I apologise for not having updated you all with what has been going on in Yuzhno-Sakhalinsk and its environs over the last few weeks, but I’ve been flat out at work.
During the winter it is difficult to get construction and maintenance work done on the oil and gas facilities in Russia, so during the summer everybody is running about like mad trying to get everything done before the snow comes. In addition, last week the first part of the gigantic LNG facility at Prigorodnoye south of Yuzhno-Sakhalinsk was commissioned, using gas imported from an LNG tanker moored at the offload jetty. As the project is some way behind schedule, it was deemed a good idea to try to save time by commissioning some of the completed sections of the facility ahead of time. The pipeline which would supply the gas to the facility is not in place yet, so in order to commission the various parts they needed to import it, which marked the first time ever that Russia has imported LNG, by sending it backwards from the offloading jetty into the storage tanks (which are cooled to -160C under normal operating conditions). Exciting stuff, eh? Anyway, this period of LNG import required me to spend a considerable amount of time hanging round the site in case things went wrong. As it turned out, it went without a hitch, which is a major credit to the engineers in Sakhalin Energy.
The weather has varied from week to week between brilliant sunshine with bright blue skies and dreary low grey cloud. Temperatures have got up to 32C, and sometime in late May/early June the entire south of the island turned deep green and vegetation, which appeared from nothing in a matter of days, shot up to form an underbrush three feet deep. Grass on Sakhalin grows in metres per second, but the local authorities have not yet heard of lawnmowers. Instead vegetation, inlcuding grass, is kept at bay using gangs of men with strimmers. With the vegetation came the mosquitos, which are horrible massive things which sip on blood like my wife sips on Mai-Thais around swimming pools. They leave horrible itchy bites which take a few days to go away. A week or so back I bought myself a mountain bike so I could join a group who regularly ride the excellent trails and tracks around the city. Unfortunately, along these trails and tracks the mosquitos attacked me with such ferocity it left me wondering what these things eat when I’m not around.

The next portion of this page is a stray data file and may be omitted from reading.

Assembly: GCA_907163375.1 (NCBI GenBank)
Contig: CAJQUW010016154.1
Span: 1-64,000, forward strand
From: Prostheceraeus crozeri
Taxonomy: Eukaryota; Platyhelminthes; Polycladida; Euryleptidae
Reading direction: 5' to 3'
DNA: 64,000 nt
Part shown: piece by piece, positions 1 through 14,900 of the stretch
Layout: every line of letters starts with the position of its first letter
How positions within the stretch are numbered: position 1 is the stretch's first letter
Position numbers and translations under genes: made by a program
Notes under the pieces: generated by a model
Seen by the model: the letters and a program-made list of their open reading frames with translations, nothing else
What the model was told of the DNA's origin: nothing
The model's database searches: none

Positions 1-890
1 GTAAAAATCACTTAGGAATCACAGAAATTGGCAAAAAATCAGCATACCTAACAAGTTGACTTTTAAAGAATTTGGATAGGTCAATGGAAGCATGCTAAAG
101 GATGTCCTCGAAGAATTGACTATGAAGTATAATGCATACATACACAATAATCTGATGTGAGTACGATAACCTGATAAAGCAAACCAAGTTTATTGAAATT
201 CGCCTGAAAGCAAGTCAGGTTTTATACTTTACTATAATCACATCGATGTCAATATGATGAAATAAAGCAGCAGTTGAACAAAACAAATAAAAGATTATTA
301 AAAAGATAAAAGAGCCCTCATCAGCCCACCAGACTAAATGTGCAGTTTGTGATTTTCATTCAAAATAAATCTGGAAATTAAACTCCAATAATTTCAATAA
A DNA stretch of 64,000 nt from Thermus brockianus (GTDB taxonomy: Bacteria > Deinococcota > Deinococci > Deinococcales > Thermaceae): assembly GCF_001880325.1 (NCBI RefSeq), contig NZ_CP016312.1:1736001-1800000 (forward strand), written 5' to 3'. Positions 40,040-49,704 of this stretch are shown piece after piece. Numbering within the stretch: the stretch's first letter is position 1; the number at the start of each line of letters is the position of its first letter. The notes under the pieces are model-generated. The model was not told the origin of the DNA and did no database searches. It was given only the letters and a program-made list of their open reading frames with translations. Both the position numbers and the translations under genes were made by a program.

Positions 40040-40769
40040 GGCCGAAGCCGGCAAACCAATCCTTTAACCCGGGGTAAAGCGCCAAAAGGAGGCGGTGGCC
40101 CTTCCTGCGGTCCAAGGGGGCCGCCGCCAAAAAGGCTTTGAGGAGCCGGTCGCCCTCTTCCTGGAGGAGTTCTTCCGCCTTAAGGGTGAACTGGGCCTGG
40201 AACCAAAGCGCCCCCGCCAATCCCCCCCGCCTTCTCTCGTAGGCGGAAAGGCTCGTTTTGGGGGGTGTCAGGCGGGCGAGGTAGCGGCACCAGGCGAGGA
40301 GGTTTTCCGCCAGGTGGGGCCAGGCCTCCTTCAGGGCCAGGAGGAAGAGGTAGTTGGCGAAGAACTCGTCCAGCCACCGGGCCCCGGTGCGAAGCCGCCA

This evening I am taking a 14-hour overnight train to a town called Nogliki, which is halfway up the island. From there I have a 3-hour trip by 4WD to an Onshore Processing Facility (OPF), which is only the third most remote such facility in the region. The other two require a plane trip from Nogliki to Chayvo yet further north, or a flight to Khabarovsk and a further 16-hours in a Kamaz truck. Sounds like I should convince my superiors to invest in a company helicopter. In any case, people tell me the train trip to Nogliki is entertaining, and judging by my previous adventures on Russian trains they are not making it up. I’m also expecting a whiff of nostalgia as I make my bed and buy my compulsory tea in a metal-framed glass from the babushka who terrorises the trains’ passengers into behaving.
So for the next few days I’m out of town, and depending on the state of the internet connection at the OPF, I might not be posting until late in the week. So in the meantime, I’ll leave you with some pictures I’ve taken over the last month or so with my new Canon 30D and EF 24-105 L IS USM lense. There are a couple of promotional shots I took of the new terrace bar at the Pacific Plaza Hotel, where my wife is the sales and marketing manager. I’ve included them just for the hell of it.